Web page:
MW 330-445 (Online Synchronous)
John Unsworth

A graduate-level introduction to the history, theory, and methods of the digital humanities, and a required course for the new graduate certificate in digital humanities.

This course fulfills the Theory requirement.

ENGL 8520-001 - Renaissance Experiments

MW 200-315 (Online Synchronous)
Clare Kinney

This course will examine a wide range of early modern writings (with some particular attention to Shakespeare) within certain broader early modern literary contexts, paying particular attention to the re-imagination of literary kinds and to the way in which such experiments in genre inflect narratives of desire and the representation of gendered agency. We will read Shakespeare’s Sonnets in dialogue with Mary Wroth’s Pamphilia to Amphilanthus (addressing both sequences as Petrarchan “counterdiscourses” crafted by social outsiders), explore As You Like It and The Winter’s Tale in relation to such genre- and gender-bending pastoral romances as Sidney’s Arcadia, Thomas Lodge’s Rosalynde and Robert Greene’s Pandosto, and examine the interplay of power relations, gender and tragedy in Shakespeare’s Antony and Cleopatra, John Webster’s Duchess of Malfi and Elizabeth Cary’s Tragedy of Mariam. We’ll discuss the heuristic capacities of genre (and the gendering of genres), we’ll attempt to historicize the period’s fascination with literary hybridity, and we’ll reexamine rather rigorously the question of Shakespeare’s “exceptionality” within his historical moment. Throughout the course, our primary texts will be supplemented by a variety of lively historical/critical/theoretical readings.
Course requirements: lively participation in discussion, an oral presentation, a series of reflective e-mail postings and a final long paper.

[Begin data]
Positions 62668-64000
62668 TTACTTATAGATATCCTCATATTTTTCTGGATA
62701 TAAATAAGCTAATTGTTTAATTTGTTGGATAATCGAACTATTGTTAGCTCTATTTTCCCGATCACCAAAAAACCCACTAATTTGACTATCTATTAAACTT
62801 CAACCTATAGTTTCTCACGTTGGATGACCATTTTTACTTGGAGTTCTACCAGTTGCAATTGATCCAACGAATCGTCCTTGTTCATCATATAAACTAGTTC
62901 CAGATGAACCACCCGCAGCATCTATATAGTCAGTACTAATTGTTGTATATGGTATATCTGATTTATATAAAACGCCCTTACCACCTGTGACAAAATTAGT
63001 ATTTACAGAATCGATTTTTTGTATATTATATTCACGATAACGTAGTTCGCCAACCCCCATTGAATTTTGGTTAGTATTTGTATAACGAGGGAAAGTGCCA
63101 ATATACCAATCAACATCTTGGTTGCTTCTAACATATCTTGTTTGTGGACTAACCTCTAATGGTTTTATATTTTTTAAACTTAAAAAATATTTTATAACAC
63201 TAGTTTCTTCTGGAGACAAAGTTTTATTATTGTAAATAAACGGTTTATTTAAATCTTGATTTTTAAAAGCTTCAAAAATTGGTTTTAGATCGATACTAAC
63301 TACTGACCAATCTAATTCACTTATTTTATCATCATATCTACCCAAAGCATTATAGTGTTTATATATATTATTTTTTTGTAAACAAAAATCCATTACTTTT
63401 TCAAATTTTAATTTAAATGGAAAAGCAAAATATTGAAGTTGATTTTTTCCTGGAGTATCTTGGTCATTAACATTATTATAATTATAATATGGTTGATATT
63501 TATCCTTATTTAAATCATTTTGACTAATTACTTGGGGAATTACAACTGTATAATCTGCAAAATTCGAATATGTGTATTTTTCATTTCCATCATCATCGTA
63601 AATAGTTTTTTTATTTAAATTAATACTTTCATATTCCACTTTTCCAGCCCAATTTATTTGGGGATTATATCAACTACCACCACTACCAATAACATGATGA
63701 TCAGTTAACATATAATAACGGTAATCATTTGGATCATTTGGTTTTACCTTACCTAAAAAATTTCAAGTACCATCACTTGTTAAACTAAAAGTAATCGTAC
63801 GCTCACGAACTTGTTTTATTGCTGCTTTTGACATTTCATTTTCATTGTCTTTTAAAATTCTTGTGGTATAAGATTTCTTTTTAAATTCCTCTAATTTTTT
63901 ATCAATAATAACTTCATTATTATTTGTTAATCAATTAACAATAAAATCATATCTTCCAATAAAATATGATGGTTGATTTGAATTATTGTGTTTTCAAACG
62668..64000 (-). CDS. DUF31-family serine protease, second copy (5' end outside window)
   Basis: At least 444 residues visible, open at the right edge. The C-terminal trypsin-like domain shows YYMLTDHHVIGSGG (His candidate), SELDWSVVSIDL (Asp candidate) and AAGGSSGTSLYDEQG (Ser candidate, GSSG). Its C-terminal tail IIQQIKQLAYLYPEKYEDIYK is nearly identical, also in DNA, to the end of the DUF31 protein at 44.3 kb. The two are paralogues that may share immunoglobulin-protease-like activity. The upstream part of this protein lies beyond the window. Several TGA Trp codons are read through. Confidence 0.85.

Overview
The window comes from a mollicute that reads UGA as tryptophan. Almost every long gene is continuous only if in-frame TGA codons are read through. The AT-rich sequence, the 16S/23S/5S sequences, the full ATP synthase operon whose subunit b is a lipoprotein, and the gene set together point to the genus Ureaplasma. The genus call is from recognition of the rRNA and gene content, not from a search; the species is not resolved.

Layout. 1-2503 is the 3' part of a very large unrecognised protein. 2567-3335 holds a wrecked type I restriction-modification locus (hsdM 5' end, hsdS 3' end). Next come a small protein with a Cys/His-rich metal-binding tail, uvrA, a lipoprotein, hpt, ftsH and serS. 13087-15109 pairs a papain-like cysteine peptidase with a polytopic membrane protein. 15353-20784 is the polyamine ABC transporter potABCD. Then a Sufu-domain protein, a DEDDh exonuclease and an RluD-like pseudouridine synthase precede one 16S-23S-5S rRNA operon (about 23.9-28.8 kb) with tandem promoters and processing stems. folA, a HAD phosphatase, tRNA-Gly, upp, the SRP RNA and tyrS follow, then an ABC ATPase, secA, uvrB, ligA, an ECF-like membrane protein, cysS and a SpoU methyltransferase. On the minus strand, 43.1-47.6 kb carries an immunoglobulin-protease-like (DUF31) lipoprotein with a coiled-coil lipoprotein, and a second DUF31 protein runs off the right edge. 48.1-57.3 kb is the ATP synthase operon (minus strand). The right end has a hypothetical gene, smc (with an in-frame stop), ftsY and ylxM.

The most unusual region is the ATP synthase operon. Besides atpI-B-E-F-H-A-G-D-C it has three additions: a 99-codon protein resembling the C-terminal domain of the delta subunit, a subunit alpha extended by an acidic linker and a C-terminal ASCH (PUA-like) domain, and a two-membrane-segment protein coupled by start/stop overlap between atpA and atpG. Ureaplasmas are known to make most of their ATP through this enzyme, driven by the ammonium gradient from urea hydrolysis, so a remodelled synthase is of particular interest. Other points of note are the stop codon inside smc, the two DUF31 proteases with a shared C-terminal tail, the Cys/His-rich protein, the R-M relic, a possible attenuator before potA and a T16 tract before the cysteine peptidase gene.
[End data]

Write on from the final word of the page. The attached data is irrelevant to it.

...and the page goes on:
ENGL 8540-001 - Word Magic in the 19th Century

T 500-730 (Online Synchronous)
Herbert Tucker

This survey of Romantic and Victorian poems, novels, tales, and plays having to do with magic will plot the enchantment represented within the text against the enchantment the text designs to work on its reader.  Changing configurations within this plot are likely to emerge as our syllabus moves from the turn of the 19th century just past the turn of the 20th.   As we go, we’ll compare otherwise disparate writings under such rubrics as charm language, witchcraft and gender, the historical backdating and imperial outsourcing of magic, the weave of glamour, the might of the occult book – all eligible, among other topics, for the papers students will prepare: two shorter essays (7-10 pp) and one longer (12-15 pp).  Students will also report to the class on outside readings in a couple of informal class presentations.  All will transpire, inescapably though contestably, under the baleful aegis of the disenchantment of modernity, and the dialectic of enlightenment it entails.  Poems unimpeachably canonical (e.g., Coleridge, Shelley, Browning, Tennyson, the Rossettis, Yeats), fiction from a mixed bag of tricks (e.g., Lewis, the Shelleys, Ainsworth, Bulwer-Lytton, Stevenson, Twain, Chesnutt, Wilde), plays where we can find them.

ENGL 8540-002 - Literature and Science in the Nineteenth Century

TR 330-445 (Online Synchronous)
Paul Cantor

This course will study the impact of science on nineteenth-century literature and in particular the development of science fiction as a genre, with emphasis on the epoch-making works of H. G. Wells. We will examine the ways in which science posed a challenge to literature and called into question the very notion of artistic truth. But we will also consider the ways in which science served as a new form of inspiration for fiction writers, beginning with Mary Shelley’s Frankenstein. One of the main subjects of the course will be the impact of Darwin and Darwinism. We will discuss the relation of science to the Victorian crisis of faith and also explore the interrelation of science and the British Empire. Writers studied will include Jules Verne, Robert Louis Stevenson, Edwin Abbott, and Arthur Conan Doyle. One class presentation, one long paper, and class participation.

ENGL 8540-003 - Women Novelists of Queen Victoria’s Reign and DH Methods

TR 930-1045 (Online Synchronous)
Alison Booth